My process of making a piece of jewellery from the very beginning.
Jewellery is such a personal thing, from the people that make it through to the lucky people that end up wearing it. Everyone has so many different techniques and likes and dislikes, This is what i find so interesting about the jewellery industry. I have been very fortunate to learn and work alongside so many different goldsmiths. Leaning from them and watching their methods, it is amazing that an end result can be reached from using so many different methods.
It would be so incredibly dull and boring if we all did things the same and liked the same jewellery. So this is an insight into my personal method.
If i am designing a piece around a certain stone, I will research all i can about the stone to get a better understanding and feel from it. Where is it mined? Who discovered it? How is it formed? Any mythology or meanings connected with it?
I then feel like I have a better grasp of the stone and can therefore design a piece that I feel is relevant to it.
The drawing board.
The Bumble Bee Jasper above is a sedimentary rock combination of volcanic ash and other sedimentary layers that collect during an eruption of lava.
I then brainstorm around scale sketches of the stone, ideas that spring to mind. This particular stone had unusual silver coloured layer formations, which looked to me like the soaring peaks of the Dolomite mountain range in Italy. This then inspired me to replicate that onto the top of the pendant.
When I am happy with the loose design I want to go for, I sketch it on graph paper to scale. By doing this I am ensuring that I know how much material I will need and also that the design will be practical as a piece of jewellery.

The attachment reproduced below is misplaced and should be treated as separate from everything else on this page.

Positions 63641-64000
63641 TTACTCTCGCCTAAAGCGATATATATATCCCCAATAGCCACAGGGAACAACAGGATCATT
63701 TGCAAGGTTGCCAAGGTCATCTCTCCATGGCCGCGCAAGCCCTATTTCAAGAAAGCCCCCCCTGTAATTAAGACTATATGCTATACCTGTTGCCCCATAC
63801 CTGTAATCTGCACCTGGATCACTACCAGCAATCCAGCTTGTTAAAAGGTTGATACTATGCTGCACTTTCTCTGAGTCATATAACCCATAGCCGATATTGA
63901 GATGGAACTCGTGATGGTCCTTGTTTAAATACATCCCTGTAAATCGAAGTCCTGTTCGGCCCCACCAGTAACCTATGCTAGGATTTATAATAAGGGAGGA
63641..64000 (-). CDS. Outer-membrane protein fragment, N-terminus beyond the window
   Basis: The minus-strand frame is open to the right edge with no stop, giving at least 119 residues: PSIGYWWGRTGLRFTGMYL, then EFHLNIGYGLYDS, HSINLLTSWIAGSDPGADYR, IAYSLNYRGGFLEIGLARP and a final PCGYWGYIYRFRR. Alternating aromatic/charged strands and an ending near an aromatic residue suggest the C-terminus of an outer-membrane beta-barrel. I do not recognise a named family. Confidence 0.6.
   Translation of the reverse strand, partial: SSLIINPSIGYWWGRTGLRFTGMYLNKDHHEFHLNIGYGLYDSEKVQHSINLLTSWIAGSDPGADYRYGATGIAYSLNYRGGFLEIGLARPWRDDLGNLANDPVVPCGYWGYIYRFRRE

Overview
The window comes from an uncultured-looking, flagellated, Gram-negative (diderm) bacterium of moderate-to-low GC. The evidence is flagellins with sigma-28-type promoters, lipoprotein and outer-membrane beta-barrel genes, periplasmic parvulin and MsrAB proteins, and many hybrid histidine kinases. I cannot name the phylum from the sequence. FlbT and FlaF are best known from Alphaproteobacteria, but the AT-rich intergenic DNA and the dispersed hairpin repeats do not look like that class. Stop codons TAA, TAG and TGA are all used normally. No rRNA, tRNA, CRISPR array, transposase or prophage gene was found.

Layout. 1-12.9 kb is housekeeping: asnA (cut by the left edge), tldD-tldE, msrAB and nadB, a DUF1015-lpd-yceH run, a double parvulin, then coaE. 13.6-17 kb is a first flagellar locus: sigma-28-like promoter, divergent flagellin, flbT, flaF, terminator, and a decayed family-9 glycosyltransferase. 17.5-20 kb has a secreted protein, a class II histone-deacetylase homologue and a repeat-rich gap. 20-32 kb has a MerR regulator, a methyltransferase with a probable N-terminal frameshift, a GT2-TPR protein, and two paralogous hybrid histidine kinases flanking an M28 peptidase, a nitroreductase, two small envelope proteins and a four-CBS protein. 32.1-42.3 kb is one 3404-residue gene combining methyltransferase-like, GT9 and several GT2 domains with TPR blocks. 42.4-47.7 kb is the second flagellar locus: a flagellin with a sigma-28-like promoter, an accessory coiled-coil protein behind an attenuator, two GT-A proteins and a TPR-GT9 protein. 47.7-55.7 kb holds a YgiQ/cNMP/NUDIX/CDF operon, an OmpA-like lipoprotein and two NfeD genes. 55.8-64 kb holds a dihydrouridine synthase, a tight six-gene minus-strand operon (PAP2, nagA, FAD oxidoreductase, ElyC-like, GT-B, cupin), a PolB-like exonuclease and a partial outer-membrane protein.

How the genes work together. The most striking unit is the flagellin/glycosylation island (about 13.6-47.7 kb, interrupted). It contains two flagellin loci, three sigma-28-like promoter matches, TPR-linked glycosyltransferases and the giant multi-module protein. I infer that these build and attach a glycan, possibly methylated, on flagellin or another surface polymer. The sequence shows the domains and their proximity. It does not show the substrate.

At the work bench! The best bit.
Now I am confident with the design I begin the making process.
First is to create the ‘Bezel’ surround which holds the stone in place. This can be a time consuming task as the bezel needs to be tight against the stone, with no gaping to ensure the fit is secure and neat.
This K2 stone shows from the underneath, a snug fit from the bezel.
Once the bezel is perfect, the next stage is to shape the base plate for the stone to sit on. The stone will need to rest on the base plate and against the sides of the bezel to ensure it will stay secure.
This shows the bezel soldered closed and the base plate, shaped correctly prior to soldering.
Personally I like to see the back of the stone and for the base plate to run parallel around it, to give a finished look that is pleasing to the eye. I drive myself mad, spending ages trying to get this look perfect. It is so rewarding when you have finished however to see that the extra time and patience is worth it!
To complete the setting, the bezel and base plate need to be welded together. To ensure that this is done as cleanly as possible, I sand the bottom of the bezel and the top of the base plate. This connection will now weld together tightly as there will be no gaps.
Welded together, I have also welded the decorative trio of mountains onto the top of the pendant.
Using a lower melting point solder will leave previous welds unaffected.
This shows the parallel width of the base plate, with the welded addition of the Jump ring for the chain.
Preparing to set the stone.
I find the more preparation you put into this last stage the easier the setting process will be.
I start by ensuring the bezel height is correct for the stone, just enough to pinch the edges of the stone. Sometimes I feel I have not left enough height, but setting the stone securely gives it a sleek and slimline finish.
The next stage is to chamfer the edges of the top of the bezel. I do this by filing at a 45 degree angle, this thins out the metal to be pushed over and also gives a nice uniformed finish. Once this is complete, I sand and polish the entire pendant until I am happy with the result.
The final setting stage is to place the stone into the setting and start gently pushing the bezel edges onto the stone.
I start at the top and work my way around, swapping to opposite ends after each push to even out the process.
The tools above are;
A flat ended pusher to start the initial setting process. They can be very severe so it is best to start slowly.
A re curved burnisher. Once i am happy the stone is secure I file the setting smooth and then use this in a quick sliding motion to harden and shine the chamfer of the bezel.
The final tool is a pointed engraver. When the setting is finished I use this on the touching edge between the setting and stone to smooth and shape.
The piece is now finished!
I hope you have enjoyed reading through my making methods. I would love to hear about yours and to answer and questions you may have.